World's Best Worst Mom
By Michelle Sassa on February 18, 2014
Those who know me from afar may have formed the impression that I've got my act together. I shower at least once a week, occasionally show up in an outfit that matches and doesn't include yoga pants, and my reasonably well-behaved kids turn homework in mostly on time, robotically saying please and thank you. I am, after all, a Virgo, the zodiac sign best known for the annoying trait of being perfectionists to a fault. So when I do screw up, people around me are blindsided.
And my most recent faux pas? Boy was this one a doozy.
It all started with the best of intents. "Honey, let's take the kids to Disney!" Sounds like World's Best Mom material, right? But we all know the road to parenting hell is paved with good intentions.
I secretly booked our dream trip back in October and surprised my children with the news on Christmas morning. They woke to find plane tickets tucked into their very own brand new luggage, and I'm sure you can imagine their excitement.
"You're the best!" my oldest cried, hugging me like he'd won the kid lottery when they were giving out parents.
"When do we leave?" his sister asked, and he snatched her plane ticket.
"Look, stupid," he politely informed her, "It says it right here. March 8th!"
"I can't wait for March 8th!" she screamed, echoed by her one brother, then the other.
I tried to make a mental note of the date, because even though I was the one who had planned it all, that was a while ago, and the trip was still far out enough that the only space it really occupied was a calendar entry in my iCal program.
Once the Christmas gifts were all opened and adequately played with, we spent the rest of Winter Break working on the requirements my oldest son needed to earn the last of his Cub Scout badges. In a few months, he would be crossing over to Boy Scouts, a huge accomplishment marked by a big ceremony and awards banquet known as the Blue & Gold.
Much like our trip to Disney, excitement for this event was starting to build.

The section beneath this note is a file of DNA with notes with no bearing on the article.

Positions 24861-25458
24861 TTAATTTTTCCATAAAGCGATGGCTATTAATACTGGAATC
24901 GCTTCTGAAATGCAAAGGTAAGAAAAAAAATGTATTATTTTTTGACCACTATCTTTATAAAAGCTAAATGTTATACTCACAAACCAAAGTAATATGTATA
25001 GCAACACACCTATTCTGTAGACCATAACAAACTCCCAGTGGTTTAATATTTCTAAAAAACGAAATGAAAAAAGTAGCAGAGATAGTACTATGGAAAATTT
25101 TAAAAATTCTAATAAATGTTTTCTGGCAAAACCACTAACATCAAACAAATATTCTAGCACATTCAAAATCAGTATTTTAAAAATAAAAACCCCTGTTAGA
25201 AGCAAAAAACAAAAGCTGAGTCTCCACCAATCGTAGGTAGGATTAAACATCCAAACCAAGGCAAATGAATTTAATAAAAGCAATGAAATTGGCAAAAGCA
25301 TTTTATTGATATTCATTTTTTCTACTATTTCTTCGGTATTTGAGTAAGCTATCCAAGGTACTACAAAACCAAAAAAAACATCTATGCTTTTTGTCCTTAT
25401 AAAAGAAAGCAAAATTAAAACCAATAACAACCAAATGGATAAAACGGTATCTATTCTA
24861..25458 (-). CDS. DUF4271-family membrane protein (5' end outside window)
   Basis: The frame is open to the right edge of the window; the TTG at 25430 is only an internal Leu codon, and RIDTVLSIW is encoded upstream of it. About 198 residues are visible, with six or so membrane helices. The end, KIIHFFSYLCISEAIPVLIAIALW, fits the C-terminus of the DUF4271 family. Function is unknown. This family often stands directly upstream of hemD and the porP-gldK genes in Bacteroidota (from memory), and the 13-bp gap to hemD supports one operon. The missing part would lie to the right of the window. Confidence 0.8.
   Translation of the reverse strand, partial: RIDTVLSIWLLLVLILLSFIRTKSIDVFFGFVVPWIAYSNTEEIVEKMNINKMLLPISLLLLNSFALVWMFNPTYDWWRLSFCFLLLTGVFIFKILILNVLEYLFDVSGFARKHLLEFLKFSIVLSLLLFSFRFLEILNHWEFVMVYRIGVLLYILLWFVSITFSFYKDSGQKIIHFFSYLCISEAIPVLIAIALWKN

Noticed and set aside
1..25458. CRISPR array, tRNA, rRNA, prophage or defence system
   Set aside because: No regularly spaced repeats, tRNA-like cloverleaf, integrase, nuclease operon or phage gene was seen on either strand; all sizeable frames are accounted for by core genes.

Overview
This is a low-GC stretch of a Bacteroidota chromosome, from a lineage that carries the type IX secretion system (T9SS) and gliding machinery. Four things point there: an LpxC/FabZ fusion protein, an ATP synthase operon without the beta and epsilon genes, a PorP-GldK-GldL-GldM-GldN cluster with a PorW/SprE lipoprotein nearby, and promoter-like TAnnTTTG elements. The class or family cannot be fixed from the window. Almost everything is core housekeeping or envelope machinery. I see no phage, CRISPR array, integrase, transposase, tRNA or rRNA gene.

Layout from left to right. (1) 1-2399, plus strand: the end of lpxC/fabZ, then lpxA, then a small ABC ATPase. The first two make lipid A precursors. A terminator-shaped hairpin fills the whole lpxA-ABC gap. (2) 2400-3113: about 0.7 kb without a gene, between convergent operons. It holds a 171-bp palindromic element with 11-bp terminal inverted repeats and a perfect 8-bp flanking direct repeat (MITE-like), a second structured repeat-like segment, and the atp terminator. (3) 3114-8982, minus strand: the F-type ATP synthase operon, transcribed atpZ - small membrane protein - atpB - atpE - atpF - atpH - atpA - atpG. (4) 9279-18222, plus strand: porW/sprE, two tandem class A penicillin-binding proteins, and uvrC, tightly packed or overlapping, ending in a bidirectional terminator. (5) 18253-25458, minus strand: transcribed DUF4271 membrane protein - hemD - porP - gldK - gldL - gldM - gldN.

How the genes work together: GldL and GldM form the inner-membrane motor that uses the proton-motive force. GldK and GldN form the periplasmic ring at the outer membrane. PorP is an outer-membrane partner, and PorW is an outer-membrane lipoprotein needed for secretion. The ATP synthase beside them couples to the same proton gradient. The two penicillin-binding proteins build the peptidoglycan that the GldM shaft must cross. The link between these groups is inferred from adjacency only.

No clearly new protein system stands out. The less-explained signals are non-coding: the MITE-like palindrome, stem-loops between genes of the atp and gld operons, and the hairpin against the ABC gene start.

"Did you buy my new Boy Scout shirt for the Blue & Gold?" the Duke asked me a week later.
Then, "Did you sew on my patches for the Blue & Gold?" a week after that.
A week later, his scout leader asked me to send her any pictures I had of their troop over the years for the slideshow she was making for the banquet, so I spent the weekend scouring my iPhoto library for all the sentimental shots that would elicit Oohs and Awws.
Next I got the Blue & Gold flyer, which I forwarded to my husband, double-checking that he and my daughter would also be attending. In years past, only one of us parents would go because my sons were just young scouts getting a few badges while stuffing their faces with french fries. The real stars of the party were the Webelos II's, the oldest boys, who took part in a dramatic "Crossover" ceremony that seemed to involve candles, a wooden bridge, and guys in Indian headdresses. I'd never paid much attention to this part of the banquet before, because, honestly, I found the whole thing long.
But this was our year. The Duke was now a Webelos II, and his crossover was like the Super Bowl of scouting. Wouldn't miss that ceremony for the world.
Then I looked at the date on the flyer. March 9th. March 9th? Why did that day sound so familiar? I clicked on my iCal and that's when it hit me. We wouldn't be there for the Blue & Gold, because, you guessed it, on March 8th we were heading to Disney.